The wedding invitation has arrived in your mailbox and right before you go to tear it open and sift through the endless details of a wedding you’ve been looking forward to for months, you notice a little something special on the very front of the envelope. Right next to your name, written in a darling script font, are the words “And Guest.”
High-five, you’ve been granted a plus one! This is a great reward, especially if all your friends are already married and schlepping along their husbands or wives. This means you won’t have to be the odd one out; the person stuck at the “leftovers” table because you threw off the even-numbered seating arrangement of a table of ten.
I’ve been there before. When all of my friends started getting engaged or married, I was renewing my subscription to JDate for the fifth time. Most of the time, they’d spare me the “plus one honor,” figuring that I probably wouldn’t have anyone to bring (thanks for having faith in me, friends) or that if I showed up to their wedding with just me, myself, and my Forever21 beaded clutch bag, that maybe I’d flirt my way through the night with one of their other single party guests.
On the rare occasion that I was given a plus one, I made the most of it. I found someone (even if it was quite the task to do so) to accompany me at table number five and on the cold marble dance floor.
You may find yourself asking where the heck you’re going to find someone who is ready and willing to dance the night away with you and rent a tuxedo. You may even find yourself asking what kinds of things you should look for in a potential plus one if you find yourself with eligible singles knocking at your door (or inside of your JDate inbox).
As a professional bridesmaid (and founder of Bridesmaid for Hire), I’ve seen a lot of plus one dates go wrong. I’ve seen the invite guest in the bathroom with their plus one helping them sober up or even serving as the peacemaker when their plus one got a little too rowdy and started a full-on brawl with the bride’s great uncle from Tennessee.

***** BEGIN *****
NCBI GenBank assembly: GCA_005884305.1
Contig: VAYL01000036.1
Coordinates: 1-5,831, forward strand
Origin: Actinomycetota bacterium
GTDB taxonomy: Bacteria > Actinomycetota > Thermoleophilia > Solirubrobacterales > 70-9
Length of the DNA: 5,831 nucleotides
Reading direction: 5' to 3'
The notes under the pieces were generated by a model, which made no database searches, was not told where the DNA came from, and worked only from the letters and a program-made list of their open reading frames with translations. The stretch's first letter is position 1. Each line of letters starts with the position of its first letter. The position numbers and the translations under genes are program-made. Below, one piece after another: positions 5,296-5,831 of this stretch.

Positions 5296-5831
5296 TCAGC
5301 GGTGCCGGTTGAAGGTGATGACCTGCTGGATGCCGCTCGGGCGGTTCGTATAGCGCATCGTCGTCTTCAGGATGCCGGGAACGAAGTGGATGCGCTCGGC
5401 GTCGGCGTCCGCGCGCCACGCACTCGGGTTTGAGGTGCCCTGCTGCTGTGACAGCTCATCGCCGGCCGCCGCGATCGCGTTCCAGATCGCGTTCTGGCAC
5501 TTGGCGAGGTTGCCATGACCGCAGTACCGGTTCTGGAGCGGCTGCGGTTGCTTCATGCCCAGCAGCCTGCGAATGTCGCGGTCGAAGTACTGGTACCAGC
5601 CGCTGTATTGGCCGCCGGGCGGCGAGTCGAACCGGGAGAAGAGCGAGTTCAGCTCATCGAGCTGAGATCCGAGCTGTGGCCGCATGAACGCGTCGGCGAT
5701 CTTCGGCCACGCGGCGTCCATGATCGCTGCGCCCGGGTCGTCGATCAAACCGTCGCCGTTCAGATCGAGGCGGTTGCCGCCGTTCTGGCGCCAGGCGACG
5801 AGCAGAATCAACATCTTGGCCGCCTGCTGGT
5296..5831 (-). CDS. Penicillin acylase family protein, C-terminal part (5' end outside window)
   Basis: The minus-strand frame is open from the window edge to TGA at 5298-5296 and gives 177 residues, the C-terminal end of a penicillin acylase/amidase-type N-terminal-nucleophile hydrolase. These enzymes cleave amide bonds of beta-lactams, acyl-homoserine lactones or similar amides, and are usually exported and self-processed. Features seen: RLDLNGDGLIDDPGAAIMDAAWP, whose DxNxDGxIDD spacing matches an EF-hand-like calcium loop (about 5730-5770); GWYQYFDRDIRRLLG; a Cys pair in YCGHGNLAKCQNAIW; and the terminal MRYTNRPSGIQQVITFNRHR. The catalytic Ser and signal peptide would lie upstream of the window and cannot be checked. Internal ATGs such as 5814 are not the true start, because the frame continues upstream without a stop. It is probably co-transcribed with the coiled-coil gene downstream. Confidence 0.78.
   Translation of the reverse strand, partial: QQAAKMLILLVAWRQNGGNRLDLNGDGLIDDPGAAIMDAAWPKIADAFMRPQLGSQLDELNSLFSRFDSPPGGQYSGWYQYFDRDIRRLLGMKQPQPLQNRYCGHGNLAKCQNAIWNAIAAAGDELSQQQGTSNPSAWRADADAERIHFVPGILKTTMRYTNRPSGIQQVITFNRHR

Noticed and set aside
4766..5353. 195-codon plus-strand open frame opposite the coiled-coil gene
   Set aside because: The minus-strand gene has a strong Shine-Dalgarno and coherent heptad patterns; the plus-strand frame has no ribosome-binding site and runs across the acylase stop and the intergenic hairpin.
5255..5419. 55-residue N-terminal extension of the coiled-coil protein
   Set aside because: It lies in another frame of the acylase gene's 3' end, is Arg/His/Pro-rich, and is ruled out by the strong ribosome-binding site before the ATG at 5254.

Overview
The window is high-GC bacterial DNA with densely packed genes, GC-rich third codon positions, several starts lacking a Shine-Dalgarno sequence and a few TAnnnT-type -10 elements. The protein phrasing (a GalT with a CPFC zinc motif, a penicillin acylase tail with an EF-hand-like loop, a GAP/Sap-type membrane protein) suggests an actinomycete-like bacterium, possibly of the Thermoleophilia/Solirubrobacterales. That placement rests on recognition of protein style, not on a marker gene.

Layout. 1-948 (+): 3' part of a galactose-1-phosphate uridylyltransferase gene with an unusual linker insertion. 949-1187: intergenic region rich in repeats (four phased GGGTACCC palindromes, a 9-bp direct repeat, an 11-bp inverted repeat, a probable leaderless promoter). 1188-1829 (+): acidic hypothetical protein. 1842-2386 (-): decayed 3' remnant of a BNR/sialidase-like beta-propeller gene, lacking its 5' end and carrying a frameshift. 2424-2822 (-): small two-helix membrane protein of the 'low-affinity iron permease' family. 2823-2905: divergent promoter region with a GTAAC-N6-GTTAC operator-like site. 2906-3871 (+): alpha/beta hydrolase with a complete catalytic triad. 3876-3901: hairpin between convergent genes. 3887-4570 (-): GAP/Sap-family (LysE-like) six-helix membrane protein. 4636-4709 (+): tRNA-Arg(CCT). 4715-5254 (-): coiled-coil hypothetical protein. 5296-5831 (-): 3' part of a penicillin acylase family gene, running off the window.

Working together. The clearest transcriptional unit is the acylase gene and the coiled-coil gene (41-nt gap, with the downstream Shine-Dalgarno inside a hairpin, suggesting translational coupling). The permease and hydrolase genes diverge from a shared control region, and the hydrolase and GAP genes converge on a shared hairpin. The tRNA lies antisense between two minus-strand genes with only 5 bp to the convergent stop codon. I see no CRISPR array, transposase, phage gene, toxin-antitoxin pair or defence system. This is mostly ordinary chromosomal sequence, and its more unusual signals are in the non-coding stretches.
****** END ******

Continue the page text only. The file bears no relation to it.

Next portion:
Let’s make sure that doesn’t happen to you. Here are 4 key elements to consider when selecting a plus one:
1. Find a Party Starter, But Not the Life of the Party
Look for someone who is happy to spend a few hours with you on the dance floor and even clink a glass of champagne with you during cocktail hour. But, if you know someone who tends to take three more shots than they know they can handle, and likes to show off by doing the worm in public, perhaps pass on them. You don’t want anyone to steal the attention from the bride and groom, so bring the life of the party option to a different bash.
2. Make Sure They Like Strangers
Chances are your plus one date won’t know anyone there — and you, as the invited guest, will know a handful of people there. To avoid being your plus one’s babysitter all night, find someone who can hold a conversation on his or her own. Someone who enjoys meeting new people and talking to strangers.
- Take the Four-Date Test
If you’re looking to bring someone you just met as your plus one, be sure to go on at least four dates with them. That way, they will not be a complete stranger to you. You’ll also get to know them better and how they function in different kind of situations if you make each one of those dates a little different: coffee, dinner and drinks, mini-golfing, etc.
- Remember: A Little Excitement Goes a Long Way
Look for someone who seems up for this kind of adventure. If when you go to ask them to be your plus-one, you notice they let out a giant sigh or seem to be annoyed or overwhelmed, this may not be the best person to bring. The last thing you want is to bring someone to your friend’s wedding who will be attached to their phone or pacing back in forth in the lobby of the venue counting down the hours until they can go home. You know what they say, misery loves company.
Weddings are a place to kick-back and have a fun time celebrating the burst of love between two very special people in your world. Find someone who can say a very loud “Amen” to that.